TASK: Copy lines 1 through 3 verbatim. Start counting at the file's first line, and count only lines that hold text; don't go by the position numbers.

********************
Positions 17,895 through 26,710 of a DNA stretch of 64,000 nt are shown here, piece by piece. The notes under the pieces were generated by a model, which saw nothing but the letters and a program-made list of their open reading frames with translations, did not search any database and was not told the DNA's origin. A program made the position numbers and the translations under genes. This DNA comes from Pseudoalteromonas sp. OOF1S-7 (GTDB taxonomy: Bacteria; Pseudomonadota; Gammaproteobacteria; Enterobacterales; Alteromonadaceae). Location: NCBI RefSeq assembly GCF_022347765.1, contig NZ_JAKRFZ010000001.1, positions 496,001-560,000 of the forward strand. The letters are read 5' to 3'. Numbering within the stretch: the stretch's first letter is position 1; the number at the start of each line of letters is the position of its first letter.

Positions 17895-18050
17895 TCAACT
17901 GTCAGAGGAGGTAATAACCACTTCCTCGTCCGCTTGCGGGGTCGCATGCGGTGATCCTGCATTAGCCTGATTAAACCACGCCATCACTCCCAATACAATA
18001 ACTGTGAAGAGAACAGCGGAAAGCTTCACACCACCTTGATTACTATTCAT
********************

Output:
Positions 17,895 through 26,710 of a DNA stretch of 64,000 nt are shown here, piece by piece. The notes under the pieces were generated by a model, which saw nothing but the letters and a program-made list of their open reading frames with translations, did not search any database and was not told the DNA's origin. A program made the position numbers and the translations under genes. This DNA comes from Pseudoalteromonas sp. OOF1S-7 (GTDB taxonomy: Bacteria; Pseudomonadota; Gammaproteobacteria; Enterobacterales; Alteromonadaceae). Location: NCBI RefSeq assembly GCF_022347765.1, contig NZ_JAKRFZ010000001.1, positions 496,001-560,000 of the forward strand. The letters are read 5' to 3'. Numbering within the stretch: the stretch's first letter is position 1; the number at the start of each line of letters is the position of its first letter.

Positions 17895-18050
17895 TCAACT